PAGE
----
Delays in repeat HIV viral load testing for those with elevated viral loads: A national perspective from South Africa

By  Matthew Fox  Alana Brennan  Cornelius Nattey  William Macleod  Harlow A  Dr Mhairi Maskew  Jacob Bor  |  | 

The World Health Organization recommends national programs use viral load monitoring for patients on ART1 to determine whether treatment has been successful and to guide clinicians on when to switch treatment to second-line regimens, indicated if the virus is resistant to first-line therapy. Not all countries are able to provide viral load testing as part of national programs but for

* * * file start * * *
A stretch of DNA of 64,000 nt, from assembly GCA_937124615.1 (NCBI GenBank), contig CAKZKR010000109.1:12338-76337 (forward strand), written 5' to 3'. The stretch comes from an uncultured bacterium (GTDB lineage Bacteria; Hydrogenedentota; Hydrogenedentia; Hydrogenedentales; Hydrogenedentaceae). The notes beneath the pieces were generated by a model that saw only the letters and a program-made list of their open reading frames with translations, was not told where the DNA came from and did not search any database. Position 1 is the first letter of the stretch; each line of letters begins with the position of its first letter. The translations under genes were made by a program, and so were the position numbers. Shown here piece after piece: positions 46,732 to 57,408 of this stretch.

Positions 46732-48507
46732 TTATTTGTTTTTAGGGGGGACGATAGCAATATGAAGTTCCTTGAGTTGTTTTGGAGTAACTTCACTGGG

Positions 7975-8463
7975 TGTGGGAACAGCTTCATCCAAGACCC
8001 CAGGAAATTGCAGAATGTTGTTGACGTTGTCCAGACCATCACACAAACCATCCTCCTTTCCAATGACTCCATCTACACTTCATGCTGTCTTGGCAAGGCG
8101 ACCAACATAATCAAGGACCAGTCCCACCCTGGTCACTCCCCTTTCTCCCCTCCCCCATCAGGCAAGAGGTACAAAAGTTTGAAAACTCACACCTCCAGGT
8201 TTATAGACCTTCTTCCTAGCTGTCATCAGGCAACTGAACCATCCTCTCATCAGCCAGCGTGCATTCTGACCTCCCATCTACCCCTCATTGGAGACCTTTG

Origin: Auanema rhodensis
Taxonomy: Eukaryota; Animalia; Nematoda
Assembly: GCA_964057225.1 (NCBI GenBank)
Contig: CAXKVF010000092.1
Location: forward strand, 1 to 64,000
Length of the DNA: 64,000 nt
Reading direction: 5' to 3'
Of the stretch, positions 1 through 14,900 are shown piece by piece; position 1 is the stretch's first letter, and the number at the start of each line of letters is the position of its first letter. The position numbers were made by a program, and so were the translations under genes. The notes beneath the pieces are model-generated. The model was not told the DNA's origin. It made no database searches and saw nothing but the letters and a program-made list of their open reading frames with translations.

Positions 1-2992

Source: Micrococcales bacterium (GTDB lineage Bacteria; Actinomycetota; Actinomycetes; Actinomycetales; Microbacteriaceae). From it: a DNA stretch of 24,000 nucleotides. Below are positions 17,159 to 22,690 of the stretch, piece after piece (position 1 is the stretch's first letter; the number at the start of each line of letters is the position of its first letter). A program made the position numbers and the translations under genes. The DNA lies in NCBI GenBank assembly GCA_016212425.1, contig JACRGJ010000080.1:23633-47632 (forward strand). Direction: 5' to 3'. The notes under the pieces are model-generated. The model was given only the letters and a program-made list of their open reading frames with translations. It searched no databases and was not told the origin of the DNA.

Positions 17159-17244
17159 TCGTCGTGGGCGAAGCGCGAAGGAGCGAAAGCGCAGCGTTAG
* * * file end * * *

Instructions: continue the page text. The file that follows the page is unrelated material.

those that do, patients with an elevated viral load (VL) are recommended to undergo adherence counselling and then have a repeat measure within 3-6 months (Figure 1) to determine if treatment failure has occurred and the treatment regimen should be switched. In the absence of widespread resistance testing in low- and middle-income countries, patients who do not resuppress after adherence counselling are typically switched to second line treatment. While timely repeat testing is important to guide clinical care, the limited data that exists suggests that time to repeat viral load testing varies strongly by country and clinic and retesting is often delayed2,3. This can have negative consequences for patient morbidity, onward transmission, and the spread of resistant strains.

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